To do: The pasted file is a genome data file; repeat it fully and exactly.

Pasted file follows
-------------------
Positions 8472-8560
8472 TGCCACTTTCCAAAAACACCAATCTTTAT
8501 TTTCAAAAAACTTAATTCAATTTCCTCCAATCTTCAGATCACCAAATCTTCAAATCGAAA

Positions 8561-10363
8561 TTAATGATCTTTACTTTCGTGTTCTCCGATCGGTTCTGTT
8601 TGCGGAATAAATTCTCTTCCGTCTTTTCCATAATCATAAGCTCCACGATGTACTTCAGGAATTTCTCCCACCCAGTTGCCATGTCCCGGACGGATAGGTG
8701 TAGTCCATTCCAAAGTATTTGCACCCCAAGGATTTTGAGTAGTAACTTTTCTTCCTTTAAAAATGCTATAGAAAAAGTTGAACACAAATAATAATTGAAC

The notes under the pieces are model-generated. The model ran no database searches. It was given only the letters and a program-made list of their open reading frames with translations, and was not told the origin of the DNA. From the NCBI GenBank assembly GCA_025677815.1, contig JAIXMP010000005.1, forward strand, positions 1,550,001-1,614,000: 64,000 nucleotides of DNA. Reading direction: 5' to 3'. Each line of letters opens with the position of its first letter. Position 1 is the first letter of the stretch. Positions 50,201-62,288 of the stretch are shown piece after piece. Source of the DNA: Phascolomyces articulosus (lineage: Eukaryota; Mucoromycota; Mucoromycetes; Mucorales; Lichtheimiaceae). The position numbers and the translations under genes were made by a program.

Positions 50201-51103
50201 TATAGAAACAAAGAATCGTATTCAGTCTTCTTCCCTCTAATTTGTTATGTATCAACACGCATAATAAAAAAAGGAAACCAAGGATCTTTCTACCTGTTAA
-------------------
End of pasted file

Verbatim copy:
Positions 8472-8560
8472 TGCCACTTTCCAAAAACACCAATCTTTAT
8501 TTTCAAAAAACTTAATTCAATTTCCTCCAATCTTCAGATCACCAAATCTTCAAATCGAAA

Positions 8561-10363
8561 TTAATGATCTTTACTTTCGTGTTCTCCGATCGGTTCTGTT
8601 TGCGGAATAAATTCTCTTCCGTCTTTTCCATAATCATAAGCTCCACGATGTACTTCAGGAATTTCTCCCACCCAGTTGCCATGTCCCGGACGGATAGGTG
8701 TAGTCCATTCCAAAGTATTTGCACCCCAAGGATTTTGAGTAGTAACTTTTCTTCCTTTAAAAATGCTATAGAAAAAGTTGAACACAAATAATAATTGAAC

The notes under the pieces are model-generated. The model ran no database searches. It was given only the letters and a program-made list of their open reading frames with translations, and was not told the origin of the DNA. From the NCBI GenBank assembly GCA_025677815.1, contig JAIXMP010000005.1, forward strand, positions 1,550,001-1,614,000: 64,000 nucleotides of DNA. Reading direction: 5' to 3'. Each line of letters opens with the position of its first letter. Position 1 is the first letter of the stretch. Positions 50,201-62,288 of the stretch are shown piece after piece. Source of the DNA: Phascolomyces articulosus (lineage: Eukaryota; Mucoromycota; Mucoromycetes; Mucorales; Lichtheimiaceae). The position numbers and the translations under genes were made by a program.

Positions 50201-51103
50201 TATAGAAACAAAGAATCGTATTCAGTCTTCTTCCCTCTAATTTGTTATGTATCAACACGCATAATAAAAAAAGGAAACCAAGGATCTTTCTACCTGTTAA